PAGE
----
thanking Colonel George F. Dick, of the Eighty-sixth Indiana Volunteers, for the valuable assistance rendered me in commanding the two regiments while consolidated during the battle and from the time we left our camps.
I have the honor to be, captain, very respectfully, your obedient servant,
Colonel Seventy-ninth Indiana Volunteers.
[Captain O. O. MILLER,
Assistant Adjutant-General, Third Brigade.]
Report of Colonel George F. Dick, Eighty-sixth Indiana Infantry.
HEADQUARTERS EIGHTY-SIXTH INDIANA VOLUNTEERS,
November 27, 1863.
SIR: I have the honor to submit the following as a report of my regiment in the late engagement near Chattanooga, on the 23rd of November:
According to orders received from your headquarters, I moved out my regiment, which, according to previous arrangement, had been consolidated with the Seventy-ninth Indiana Volunteers, Colonel Fred. Knefler commanding. My regiment formed the left wing of the battalion, and we moved in front of Fort Wood, where, with the brigade, we formed in double column in mass. We then moved on the
enemy and halted when about 1 mile east of the fort, where we were ordered to deploy in line of battle. We lay in this position till dark, nothing occurring in our front with the exception of picket firing, when we were ordered to move to the right a short distance. We bivouacked until about 11 p.m., when orders were received to dig rifle-pits and construct an abatis in front by felling the dense timber.
The 24th we lay in the same position awaiting further orders.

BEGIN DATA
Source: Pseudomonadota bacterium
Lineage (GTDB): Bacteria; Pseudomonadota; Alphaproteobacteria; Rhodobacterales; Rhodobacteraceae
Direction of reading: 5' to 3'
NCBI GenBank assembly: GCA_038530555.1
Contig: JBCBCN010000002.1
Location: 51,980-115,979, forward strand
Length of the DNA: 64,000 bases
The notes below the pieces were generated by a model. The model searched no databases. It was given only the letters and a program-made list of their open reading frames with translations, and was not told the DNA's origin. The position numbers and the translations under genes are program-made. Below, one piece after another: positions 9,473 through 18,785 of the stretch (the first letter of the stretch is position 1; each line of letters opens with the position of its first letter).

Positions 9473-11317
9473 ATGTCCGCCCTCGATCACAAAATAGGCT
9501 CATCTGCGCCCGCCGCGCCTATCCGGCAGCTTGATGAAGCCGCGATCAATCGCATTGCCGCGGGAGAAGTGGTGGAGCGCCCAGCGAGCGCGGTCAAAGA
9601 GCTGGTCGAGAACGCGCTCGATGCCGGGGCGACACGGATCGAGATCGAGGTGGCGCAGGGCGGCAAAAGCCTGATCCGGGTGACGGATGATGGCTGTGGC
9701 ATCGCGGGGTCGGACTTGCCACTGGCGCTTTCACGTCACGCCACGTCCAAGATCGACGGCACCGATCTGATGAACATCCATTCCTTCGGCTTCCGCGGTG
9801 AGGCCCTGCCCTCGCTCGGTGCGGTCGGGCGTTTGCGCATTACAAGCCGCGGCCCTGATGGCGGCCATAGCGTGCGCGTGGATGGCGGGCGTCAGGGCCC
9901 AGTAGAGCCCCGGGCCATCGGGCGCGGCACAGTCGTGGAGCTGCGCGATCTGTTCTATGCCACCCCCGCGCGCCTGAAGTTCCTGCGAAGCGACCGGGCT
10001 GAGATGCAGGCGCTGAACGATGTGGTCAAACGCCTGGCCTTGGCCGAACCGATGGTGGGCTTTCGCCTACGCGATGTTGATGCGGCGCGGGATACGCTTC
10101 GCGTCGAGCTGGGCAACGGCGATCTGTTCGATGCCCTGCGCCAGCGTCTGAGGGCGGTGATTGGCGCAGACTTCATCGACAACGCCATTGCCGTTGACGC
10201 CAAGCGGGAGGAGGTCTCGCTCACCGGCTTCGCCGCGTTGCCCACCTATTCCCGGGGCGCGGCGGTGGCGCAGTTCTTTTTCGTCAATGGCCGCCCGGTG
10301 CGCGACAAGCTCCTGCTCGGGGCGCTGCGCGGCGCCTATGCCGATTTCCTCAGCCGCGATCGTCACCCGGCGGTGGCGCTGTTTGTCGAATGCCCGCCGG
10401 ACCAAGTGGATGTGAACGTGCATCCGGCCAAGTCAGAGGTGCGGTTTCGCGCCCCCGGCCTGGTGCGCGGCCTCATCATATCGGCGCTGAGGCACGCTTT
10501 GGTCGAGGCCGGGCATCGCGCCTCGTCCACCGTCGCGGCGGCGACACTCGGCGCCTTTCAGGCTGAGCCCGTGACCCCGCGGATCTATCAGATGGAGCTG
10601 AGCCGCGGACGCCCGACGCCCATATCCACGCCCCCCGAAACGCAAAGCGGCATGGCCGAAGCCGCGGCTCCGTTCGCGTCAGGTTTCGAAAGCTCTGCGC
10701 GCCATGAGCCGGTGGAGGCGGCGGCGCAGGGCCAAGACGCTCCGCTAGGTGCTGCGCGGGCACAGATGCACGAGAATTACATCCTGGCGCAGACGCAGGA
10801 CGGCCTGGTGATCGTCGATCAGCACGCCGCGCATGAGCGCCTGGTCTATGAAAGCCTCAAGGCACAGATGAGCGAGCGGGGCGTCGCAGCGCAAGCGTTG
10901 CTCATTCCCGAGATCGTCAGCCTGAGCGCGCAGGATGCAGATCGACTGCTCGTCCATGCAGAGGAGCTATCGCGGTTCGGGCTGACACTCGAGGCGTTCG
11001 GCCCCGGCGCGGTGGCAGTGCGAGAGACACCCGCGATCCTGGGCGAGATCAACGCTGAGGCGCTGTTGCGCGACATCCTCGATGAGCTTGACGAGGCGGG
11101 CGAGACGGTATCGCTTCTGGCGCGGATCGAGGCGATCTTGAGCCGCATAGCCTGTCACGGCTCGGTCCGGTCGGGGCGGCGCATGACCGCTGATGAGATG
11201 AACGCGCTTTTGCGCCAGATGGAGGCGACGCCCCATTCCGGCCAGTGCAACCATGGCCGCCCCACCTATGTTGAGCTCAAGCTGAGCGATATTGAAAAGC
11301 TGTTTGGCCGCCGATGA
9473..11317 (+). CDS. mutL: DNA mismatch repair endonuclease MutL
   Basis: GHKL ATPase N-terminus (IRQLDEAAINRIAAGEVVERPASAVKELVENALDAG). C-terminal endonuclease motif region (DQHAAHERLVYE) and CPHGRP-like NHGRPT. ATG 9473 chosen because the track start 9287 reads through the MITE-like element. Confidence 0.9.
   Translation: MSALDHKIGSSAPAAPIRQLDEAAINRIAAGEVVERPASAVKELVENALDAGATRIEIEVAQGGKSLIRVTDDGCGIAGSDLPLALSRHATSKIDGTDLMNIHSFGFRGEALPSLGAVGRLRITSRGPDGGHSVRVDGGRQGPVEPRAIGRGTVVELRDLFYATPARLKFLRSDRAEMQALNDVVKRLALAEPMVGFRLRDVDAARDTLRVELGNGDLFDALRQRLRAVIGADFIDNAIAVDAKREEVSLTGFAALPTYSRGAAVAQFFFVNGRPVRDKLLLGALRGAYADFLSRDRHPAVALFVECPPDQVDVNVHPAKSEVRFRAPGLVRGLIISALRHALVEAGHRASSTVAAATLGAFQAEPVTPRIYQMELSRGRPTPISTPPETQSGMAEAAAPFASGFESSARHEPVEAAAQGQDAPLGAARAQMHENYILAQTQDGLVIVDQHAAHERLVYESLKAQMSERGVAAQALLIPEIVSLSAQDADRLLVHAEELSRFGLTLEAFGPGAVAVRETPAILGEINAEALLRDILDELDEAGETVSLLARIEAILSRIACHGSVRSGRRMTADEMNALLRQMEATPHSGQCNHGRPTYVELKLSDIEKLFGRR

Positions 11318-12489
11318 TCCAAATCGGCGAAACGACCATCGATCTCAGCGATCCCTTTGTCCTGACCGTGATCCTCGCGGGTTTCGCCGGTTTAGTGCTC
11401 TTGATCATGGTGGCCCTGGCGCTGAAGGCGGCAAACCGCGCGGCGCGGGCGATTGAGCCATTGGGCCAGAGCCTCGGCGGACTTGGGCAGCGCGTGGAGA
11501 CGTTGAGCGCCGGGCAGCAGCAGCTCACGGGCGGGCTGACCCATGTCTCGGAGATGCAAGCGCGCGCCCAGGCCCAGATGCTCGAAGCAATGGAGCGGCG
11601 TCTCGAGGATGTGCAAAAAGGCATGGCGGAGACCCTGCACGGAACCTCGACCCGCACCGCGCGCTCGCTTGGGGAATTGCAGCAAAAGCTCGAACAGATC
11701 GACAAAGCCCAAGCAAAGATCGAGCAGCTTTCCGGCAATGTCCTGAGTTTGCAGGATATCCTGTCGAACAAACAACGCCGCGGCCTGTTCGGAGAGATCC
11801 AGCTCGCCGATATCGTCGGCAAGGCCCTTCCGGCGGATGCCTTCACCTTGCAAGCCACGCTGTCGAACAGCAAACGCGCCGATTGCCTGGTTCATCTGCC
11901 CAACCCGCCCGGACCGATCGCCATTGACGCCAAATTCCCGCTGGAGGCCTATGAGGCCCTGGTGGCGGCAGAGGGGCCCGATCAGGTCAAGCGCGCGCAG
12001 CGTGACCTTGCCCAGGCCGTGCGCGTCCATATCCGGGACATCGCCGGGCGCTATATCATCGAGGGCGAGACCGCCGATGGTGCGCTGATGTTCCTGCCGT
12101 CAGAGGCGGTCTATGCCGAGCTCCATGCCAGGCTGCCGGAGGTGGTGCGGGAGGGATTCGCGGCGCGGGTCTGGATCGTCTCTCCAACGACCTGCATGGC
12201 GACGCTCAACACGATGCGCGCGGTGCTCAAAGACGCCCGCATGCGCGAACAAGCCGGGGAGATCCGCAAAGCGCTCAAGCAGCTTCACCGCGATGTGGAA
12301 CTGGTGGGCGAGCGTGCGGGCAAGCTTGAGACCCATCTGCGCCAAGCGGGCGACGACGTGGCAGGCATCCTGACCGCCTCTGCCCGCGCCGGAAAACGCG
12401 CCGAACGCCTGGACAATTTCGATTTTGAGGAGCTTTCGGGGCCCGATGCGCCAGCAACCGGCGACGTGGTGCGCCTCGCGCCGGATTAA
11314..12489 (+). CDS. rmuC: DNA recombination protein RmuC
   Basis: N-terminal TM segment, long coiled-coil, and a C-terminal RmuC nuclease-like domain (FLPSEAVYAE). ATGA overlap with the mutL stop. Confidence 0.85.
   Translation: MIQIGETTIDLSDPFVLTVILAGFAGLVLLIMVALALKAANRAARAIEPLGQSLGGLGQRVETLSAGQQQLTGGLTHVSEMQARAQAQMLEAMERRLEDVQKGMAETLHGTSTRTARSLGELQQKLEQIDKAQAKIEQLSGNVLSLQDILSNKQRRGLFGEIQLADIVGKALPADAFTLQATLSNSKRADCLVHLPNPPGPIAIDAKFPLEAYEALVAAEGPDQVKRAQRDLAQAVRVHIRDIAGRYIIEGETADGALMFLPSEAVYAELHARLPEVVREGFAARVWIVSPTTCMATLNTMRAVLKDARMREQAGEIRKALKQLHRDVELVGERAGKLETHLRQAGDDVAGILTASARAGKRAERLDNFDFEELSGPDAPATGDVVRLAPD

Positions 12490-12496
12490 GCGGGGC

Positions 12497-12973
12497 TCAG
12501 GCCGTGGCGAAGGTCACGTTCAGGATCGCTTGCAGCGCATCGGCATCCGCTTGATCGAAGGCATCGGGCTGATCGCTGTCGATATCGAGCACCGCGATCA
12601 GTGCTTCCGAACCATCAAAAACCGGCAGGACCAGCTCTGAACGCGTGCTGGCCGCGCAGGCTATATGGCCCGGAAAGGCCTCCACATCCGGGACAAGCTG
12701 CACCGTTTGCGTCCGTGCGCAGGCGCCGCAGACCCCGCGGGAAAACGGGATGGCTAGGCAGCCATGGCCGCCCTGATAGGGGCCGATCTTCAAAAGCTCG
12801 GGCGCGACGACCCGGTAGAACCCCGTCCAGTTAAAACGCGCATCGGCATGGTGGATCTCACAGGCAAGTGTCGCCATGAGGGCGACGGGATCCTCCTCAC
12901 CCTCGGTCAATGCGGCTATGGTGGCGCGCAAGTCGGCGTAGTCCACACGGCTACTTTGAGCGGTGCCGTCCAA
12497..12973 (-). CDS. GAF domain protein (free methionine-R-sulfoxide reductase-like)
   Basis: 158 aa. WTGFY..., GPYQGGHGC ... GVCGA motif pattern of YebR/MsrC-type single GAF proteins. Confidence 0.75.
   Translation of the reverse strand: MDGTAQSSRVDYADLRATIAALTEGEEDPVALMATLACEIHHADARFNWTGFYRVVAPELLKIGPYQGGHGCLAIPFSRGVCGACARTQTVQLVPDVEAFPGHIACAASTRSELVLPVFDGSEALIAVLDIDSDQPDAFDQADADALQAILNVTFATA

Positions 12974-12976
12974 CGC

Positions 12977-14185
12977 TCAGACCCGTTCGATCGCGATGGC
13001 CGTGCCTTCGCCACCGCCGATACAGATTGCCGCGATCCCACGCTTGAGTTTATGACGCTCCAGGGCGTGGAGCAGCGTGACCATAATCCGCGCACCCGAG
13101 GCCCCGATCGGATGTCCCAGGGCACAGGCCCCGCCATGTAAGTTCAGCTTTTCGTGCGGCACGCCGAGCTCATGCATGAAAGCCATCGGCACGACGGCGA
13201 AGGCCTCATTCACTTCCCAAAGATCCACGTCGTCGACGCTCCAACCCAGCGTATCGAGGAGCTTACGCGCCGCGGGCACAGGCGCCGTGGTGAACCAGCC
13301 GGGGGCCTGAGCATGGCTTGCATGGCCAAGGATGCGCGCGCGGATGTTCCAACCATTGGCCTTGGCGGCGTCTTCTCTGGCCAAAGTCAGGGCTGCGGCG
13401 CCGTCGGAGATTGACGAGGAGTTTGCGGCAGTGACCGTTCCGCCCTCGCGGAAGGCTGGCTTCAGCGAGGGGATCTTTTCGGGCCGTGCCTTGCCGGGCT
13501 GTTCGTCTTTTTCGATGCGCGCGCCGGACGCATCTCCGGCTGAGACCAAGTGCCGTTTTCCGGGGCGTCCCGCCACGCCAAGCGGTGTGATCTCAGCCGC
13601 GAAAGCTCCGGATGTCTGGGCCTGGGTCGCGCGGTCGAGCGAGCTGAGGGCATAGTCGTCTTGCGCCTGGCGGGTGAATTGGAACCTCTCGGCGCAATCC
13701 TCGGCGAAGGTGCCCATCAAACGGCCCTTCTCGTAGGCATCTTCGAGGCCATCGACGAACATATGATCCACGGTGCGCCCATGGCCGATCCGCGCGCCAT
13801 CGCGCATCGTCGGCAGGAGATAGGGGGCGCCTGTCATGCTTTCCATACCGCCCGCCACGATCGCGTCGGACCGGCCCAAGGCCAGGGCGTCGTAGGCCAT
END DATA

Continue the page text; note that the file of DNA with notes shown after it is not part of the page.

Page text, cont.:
On the 25th, at 3.30 o'clock, we received orders to move forward, which we did, and halted outside the abatis, and formed in line with and to the left of General Willich. Orders were given to forward on double-quick and charge the enemy's breastworks at the base of Missionary Ridge. We double-quicked about 1 mile, driving the enemy before us in confusion and took possession of his works, during the whole of which time we were under a most deadly fire from his guns on the ridge. It was here that Major Jacob C. Dick and Lieutenant Jerry Hough, commanding Company B, received wounds which disabled them to lead their men farther. The pursuit was continued, and when at the foot of the ridge we had to face volleys od musketry from the enemy. We charged the hill through this hail, which was poured into our ranks from rifle-pits at the summit of the mountain, which was about 1,200 feet in height, and the ascent at about an angle of 50. When about two-thirds of the way up, the brave and much loved Captain Southard., Company K, was instantly killed while gallantly leading and cheering his men. When within about 50 feet of the enemy's works our men, being so nearly exhausted, halted behind stumps and trees to rest. Again we started, following the colors, which were nobly borne aloft by the color bearer, Sergt. Stephen Cronkhite, Company E. This gallant